Your baby's first exam in life that
she needs to pass with flying colours is the Apgar Test. Developed by Virginia
Apgar, an anesthesiologist, it is performed one minute after birth and
then repeated after five minutes. Dr. Apgar has identified certain critical
signs that are measured and rated immediately after birth. The results
reflect the baby's general condition and help the doctors to determine
the nature of the baby's post-delivery care.
The rating scale
The baby is rated on a scale of zero to two on the following five signs:
Appearance: If the baby is pink all over, she will get the maximum score of 2. If the body is pink with the exception of the arms and legs, which are blue, the baby will score 1. She will get a minimum score of 0, if her body is blue all over.
Pulse: The baby scores 2 if her pulse rate is above 100 beats a minute. If her pulse rate is below 100, she will score 1 and if it not detectable, she will score 0.
Reflex irritability: The doctor will slap the baby on the soles of her feet. If she cries lustily in response, she will score 2. A grimace or slight cry will get her a score of 1. If she does not respond at all, she will score 0.
Activity: A baby that flails its arms and legs or otherwise displays a lot of activity at birth scores a two in this category. If the baby moves her limbs slightly, she will receive a score of 1. If the baby is limp and flaccid, and shows no activity, she will score 0.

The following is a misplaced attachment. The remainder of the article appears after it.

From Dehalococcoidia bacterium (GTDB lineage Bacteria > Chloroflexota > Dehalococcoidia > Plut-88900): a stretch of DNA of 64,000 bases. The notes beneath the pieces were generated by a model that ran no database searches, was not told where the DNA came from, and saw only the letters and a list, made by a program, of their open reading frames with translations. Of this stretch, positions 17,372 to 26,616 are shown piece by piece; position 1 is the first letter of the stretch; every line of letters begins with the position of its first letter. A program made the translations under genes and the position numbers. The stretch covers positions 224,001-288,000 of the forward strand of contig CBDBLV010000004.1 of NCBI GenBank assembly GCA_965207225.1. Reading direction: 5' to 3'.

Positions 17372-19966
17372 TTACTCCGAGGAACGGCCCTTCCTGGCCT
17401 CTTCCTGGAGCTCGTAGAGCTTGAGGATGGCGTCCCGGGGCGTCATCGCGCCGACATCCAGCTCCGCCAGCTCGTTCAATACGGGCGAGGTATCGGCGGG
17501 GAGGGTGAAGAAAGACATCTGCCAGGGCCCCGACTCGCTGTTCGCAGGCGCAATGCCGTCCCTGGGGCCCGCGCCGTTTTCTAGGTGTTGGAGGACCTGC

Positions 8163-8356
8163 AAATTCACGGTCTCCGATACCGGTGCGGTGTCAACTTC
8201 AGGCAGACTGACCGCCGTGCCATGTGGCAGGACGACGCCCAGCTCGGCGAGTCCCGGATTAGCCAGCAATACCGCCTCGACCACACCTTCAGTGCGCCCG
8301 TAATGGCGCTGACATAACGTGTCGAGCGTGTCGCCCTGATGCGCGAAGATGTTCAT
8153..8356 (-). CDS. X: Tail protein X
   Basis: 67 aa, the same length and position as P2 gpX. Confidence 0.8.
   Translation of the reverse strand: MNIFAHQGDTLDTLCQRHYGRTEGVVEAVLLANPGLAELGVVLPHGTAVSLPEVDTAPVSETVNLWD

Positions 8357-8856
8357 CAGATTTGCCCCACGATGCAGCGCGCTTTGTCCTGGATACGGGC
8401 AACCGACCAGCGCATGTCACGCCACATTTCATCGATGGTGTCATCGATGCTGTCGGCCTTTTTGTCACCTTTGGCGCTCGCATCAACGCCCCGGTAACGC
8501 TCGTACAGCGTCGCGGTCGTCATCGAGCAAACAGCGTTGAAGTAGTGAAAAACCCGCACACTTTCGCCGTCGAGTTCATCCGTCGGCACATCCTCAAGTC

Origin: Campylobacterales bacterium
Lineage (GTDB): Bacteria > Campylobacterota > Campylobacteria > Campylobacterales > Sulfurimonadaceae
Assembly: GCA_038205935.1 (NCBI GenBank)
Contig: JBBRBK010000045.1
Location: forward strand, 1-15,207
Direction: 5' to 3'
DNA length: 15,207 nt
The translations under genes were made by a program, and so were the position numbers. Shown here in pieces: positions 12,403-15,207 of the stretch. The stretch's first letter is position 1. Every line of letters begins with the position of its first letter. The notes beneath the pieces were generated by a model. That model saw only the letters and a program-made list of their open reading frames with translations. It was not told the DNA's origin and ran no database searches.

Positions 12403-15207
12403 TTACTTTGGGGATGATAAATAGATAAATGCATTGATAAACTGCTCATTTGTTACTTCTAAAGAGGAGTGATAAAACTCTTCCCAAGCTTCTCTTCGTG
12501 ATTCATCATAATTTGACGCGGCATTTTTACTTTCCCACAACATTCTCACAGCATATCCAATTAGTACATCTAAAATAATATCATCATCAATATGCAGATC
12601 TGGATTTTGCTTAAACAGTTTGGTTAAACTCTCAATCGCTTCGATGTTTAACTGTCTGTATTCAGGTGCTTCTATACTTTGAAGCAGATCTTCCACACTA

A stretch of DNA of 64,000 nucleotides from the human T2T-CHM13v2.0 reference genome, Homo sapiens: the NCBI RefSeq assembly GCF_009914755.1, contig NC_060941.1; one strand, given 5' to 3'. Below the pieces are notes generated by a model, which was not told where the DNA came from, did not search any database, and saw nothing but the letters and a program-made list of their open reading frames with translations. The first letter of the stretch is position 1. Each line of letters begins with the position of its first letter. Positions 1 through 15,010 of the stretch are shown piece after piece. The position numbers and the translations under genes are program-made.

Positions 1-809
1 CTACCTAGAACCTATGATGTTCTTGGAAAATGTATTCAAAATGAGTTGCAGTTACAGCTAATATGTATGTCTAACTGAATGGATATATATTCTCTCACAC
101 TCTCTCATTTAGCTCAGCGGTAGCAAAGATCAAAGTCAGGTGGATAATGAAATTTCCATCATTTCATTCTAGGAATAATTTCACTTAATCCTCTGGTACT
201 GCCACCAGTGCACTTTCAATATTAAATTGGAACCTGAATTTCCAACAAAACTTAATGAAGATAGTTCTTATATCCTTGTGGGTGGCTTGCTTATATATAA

Breathing: Strong efforts
to breathe, accompanied by crying are a sign that the baby's lungs are
in good working order. She will receive a score of 2. Slow, irregular breathing
rates a 1. No respiration gets the lowest score of 0.
What the scores mean
The baby's scores in these five categories
are added up to give the Apgar score. (The maximum score is 10). It has
been observed that most babies score between 7 and 10 points one minute
after birth, indicating that the baby is generally in good health and will
require only routine post-deliver care. Babies who score between 4 and
6 are in fair condition, though they may require help to breathe. They
may be put on oxygen or if there is mucus in the throat it will have to
be removed to prevent any obstruction in the baby' breathing. Those babies
that have a total score below 4 are normally pale, limp and unresponsive.
They will require immediate life-saving efforts. The baby's lungs will
have to be externally inflated and the throat will have to be suctioned
to clear the air passage. Such babies will have to be closely monitored
in the intensive care until their bodies take over and they can wing it
on their own.
The five minute score
The Apgar test is repeated after
five minutes. While the one-minute score is an indication to doctors as
to the nature of the immediate care required post-delivery, the five minute
score was thought to be a good predictor of the baby's survival and development
in early infancy.
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